You may be one of those fortunate people in California who has found a job that is fulfilling and enjoyable. Perhaps you work with a group of people who are fun and uplifting. You consider your co-workers your friends, and you even spend time with them after work and on weekends.
No matter how much you love your job or your co-workers, the main purpose of work is to earn money. If you spend time off the clock doing tasks exclusive to your employment, your employer is likely breaking the laws governed by the Fair Labor Standards Act, and you have the right to demand fair compensation for your time.
Common examples of off-the-clock assignments
In addition to failing to pay you for the work you do off the clock, allowing or forcing you to work without compensation also prevents that time from accumulating with your regularly scheduled hours. In other words, if your employer counted the time you work off the clock, you may be eligible for overtime at a higher rate than your normal pay. Withholding overtime is a serious abuse of employees. Some ways in which your employer may require you to work off the clock include any of these or others:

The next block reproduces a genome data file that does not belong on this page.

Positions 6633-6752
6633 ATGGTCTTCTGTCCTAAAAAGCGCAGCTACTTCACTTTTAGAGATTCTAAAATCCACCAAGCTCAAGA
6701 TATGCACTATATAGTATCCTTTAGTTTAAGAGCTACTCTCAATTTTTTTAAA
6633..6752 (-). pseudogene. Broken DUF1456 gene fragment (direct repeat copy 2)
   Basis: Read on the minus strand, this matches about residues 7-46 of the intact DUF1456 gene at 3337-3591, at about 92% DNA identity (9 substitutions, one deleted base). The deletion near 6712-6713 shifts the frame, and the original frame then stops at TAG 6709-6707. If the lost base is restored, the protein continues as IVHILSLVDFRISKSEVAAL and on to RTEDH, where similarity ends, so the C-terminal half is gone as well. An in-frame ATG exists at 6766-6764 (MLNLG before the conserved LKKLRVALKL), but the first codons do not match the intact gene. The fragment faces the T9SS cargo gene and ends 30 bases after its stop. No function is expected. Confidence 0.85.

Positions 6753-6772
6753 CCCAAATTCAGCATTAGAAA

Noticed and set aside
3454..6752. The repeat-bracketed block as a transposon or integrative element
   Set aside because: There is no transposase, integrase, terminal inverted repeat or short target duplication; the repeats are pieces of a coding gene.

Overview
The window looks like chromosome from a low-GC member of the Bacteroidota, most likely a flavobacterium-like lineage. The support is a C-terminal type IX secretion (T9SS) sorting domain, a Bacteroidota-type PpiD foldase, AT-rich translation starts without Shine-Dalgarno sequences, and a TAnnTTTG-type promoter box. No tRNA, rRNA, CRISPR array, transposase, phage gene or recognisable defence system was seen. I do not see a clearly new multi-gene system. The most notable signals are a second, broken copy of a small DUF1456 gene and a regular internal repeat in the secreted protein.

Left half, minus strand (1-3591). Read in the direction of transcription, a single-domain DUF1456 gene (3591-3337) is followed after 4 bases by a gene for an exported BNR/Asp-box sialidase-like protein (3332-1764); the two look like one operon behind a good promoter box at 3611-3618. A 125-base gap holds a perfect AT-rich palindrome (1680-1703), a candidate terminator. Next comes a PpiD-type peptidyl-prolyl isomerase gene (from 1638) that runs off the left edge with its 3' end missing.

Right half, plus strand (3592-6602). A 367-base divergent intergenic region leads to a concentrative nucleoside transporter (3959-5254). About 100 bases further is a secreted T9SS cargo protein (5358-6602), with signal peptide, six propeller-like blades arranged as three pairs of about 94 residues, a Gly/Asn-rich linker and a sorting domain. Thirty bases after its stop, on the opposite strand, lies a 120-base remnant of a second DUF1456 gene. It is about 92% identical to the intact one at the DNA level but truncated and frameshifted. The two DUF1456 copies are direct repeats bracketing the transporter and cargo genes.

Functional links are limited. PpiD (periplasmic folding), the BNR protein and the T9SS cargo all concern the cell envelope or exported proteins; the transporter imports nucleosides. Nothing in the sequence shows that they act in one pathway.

- Setting up your wait section in a restaurant
- Warming or loading your truck before beginning your route
- Re-doing or fixing mistakes on a project
- Cleaning equipment or re-stocking supplies for the next shift
- Attending mandatory training or meetings outside your scheduled hours
- Taking your unpaid meal break at your desk to answer phones or reply to emails
- Helping a co-worker who is behind on assignments
Your employer cannot ask you to clock out while you are waiting for an assignment or during other down time, such as when your computer needs to reboot. Even if you voluntarily stay after hours or come in early to do prep, paperwork or set-up, your employer is in violation of FLSA.
If your boss demands, coerces or allows you to work off the clock, he or she may owe you back wages. In fact, you may be able to claim off-the-clock wages as far back as three years. You may also qualify for your employer to pay your legal fees as well as any damages you suffered. The process of claiming the wages you deserve begins with a complaint to the U.S. Department of Labor. An experienced attorney can assist you in seeking your lost wages.